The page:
Snake season nears amid hot, dry weather

Snake season nears amid hot, dry weather

On his eight acres of land in West Palm Beach, including lions, tigers and tigers, perhaps the most dangerous area on Mark McCarthy's animal sanctuary is contained to a relatively small space.

"Locked cages are required by law," McCarthy says, inside his snake house where there are 80 poisonous cold blooded killers.

He has two of the four venomous snakes native to south Florida, the eastern diamondback and pygmy rattlesnake. Be on the lookout for those two, and the water moccasin and coral snake.

"So, when the weather starts warming up they start becoming more active. First thing they're going to be looking for is water and food," McCarthy says, the director at McCarthy's Wildlife Sanctuary.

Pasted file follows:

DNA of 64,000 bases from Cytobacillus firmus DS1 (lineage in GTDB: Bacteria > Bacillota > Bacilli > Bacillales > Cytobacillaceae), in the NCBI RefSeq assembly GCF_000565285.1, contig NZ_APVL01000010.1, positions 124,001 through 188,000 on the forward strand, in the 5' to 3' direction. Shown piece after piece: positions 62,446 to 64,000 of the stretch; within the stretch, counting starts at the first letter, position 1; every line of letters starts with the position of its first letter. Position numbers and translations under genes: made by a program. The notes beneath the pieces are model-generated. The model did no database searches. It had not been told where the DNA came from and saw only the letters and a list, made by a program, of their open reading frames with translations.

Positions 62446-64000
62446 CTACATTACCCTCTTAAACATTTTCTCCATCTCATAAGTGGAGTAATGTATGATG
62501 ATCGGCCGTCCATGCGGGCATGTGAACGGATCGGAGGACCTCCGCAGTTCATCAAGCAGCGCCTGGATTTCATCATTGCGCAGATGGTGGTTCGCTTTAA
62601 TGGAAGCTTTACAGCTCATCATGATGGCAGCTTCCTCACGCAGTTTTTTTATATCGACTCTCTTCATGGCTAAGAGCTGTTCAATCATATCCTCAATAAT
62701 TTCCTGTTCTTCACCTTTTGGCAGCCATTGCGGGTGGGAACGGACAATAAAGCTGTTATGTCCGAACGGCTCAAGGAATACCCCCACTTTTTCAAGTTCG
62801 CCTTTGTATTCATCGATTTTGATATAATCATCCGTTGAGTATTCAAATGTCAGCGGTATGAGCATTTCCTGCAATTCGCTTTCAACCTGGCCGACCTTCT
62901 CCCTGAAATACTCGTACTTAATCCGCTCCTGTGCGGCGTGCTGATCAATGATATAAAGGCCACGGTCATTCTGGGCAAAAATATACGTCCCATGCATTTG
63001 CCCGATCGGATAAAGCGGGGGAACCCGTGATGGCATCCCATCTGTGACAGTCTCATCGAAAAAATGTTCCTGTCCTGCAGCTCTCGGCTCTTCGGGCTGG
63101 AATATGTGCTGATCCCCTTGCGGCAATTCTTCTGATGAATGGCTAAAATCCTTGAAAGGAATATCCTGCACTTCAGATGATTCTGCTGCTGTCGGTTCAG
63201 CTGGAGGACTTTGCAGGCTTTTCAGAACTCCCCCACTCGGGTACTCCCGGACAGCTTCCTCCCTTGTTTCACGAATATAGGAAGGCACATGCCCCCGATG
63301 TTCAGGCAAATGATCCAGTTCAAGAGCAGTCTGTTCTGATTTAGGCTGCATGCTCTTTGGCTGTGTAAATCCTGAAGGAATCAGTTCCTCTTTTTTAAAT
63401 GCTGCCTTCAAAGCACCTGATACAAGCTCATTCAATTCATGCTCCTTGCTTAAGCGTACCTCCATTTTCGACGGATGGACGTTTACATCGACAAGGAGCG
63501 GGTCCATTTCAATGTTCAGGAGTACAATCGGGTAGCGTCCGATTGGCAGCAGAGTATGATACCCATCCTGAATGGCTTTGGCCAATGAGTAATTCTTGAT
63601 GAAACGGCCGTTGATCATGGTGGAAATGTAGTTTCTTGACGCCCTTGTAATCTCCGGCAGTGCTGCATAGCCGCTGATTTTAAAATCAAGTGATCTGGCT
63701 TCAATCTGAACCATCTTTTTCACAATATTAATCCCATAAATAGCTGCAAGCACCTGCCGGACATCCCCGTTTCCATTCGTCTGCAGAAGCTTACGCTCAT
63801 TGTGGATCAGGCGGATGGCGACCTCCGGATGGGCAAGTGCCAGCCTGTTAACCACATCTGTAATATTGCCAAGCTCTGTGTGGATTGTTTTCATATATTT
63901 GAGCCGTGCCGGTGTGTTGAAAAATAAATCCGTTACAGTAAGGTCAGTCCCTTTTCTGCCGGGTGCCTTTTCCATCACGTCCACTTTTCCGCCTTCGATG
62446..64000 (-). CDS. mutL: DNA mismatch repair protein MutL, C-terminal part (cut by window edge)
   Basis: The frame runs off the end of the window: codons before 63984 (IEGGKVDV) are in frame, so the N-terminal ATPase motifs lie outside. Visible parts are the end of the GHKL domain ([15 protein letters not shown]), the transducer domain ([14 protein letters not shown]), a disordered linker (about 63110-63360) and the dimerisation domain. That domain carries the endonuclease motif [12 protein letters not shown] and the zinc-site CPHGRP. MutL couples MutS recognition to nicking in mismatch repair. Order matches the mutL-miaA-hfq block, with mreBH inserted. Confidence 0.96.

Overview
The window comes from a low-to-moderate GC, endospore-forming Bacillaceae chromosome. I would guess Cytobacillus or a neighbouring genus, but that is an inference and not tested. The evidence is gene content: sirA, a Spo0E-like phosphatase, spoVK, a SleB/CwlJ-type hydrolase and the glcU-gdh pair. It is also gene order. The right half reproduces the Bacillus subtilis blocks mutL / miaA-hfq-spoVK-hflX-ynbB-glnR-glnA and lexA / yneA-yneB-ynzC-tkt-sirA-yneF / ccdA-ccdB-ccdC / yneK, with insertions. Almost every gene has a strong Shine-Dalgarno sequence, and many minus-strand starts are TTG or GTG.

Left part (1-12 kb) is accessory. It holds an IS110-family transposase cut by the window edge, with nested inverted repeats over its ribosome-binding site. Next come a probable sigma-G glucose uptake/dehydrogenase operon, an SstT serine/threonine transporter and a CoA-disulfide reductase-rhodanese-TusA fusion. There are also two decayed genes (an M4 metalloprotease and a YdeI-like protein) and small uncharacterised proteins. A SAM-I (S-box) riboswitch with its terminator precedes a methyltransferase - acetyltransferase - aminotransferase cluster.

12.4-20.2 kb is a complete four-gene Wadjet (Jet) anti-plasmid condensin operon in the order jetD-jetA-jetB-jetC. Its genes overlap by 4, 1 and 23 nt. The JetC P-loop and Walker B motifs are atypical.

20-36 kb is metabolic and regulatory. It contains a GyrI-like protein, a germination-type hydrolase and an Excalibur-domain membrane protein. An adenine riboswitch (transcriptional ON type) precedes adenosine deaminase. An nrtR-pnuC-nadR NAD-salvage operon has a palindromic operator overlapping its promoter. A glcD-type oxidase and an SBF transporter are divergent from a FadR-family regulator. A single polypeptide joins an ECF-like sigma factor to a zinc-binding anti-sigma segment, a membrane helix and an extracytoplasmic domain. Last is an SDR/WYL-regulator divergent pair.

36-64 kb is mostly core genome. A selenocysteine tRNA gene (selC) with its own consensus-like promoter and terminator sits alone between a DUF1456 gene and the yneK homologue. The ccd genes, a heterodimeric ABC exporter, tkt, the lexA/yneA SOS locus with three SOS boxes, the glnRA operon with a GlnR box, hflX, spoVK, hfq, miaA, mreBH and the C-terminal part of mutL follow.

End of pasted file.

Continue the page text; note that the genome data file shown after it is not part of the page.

McCarthy's pond is a good measure for drought.

"I would say this is about the 3rd driest I've ever seen if," he says. That can bring snake out too.

The good news is you are unlikely to get bit by one.

"The majority of people that get bit by venomous snakes are usually trying to kill the snake," he says.

In Mark's case, he was trying to feed one last summer.

"I threw a rat in to feed the eastern diamondback and my hand went a little by too far," he says.

It's still wise to not risk it.

"Anytime you see a reptile, a gator, some type of snake you don't know what kind it is, its best to just leave them alone," he says.

We're lucky out here on the East Coast. The loudest rattle we heard today was from the western diamondback.

"More people are bit by this particular rattlesnake in the United States than any other rattlesnake," he says.

Some other places to keep in mind where snakes like to hang out, think of areas whenever a rodent might be, the snakes preferred meal.

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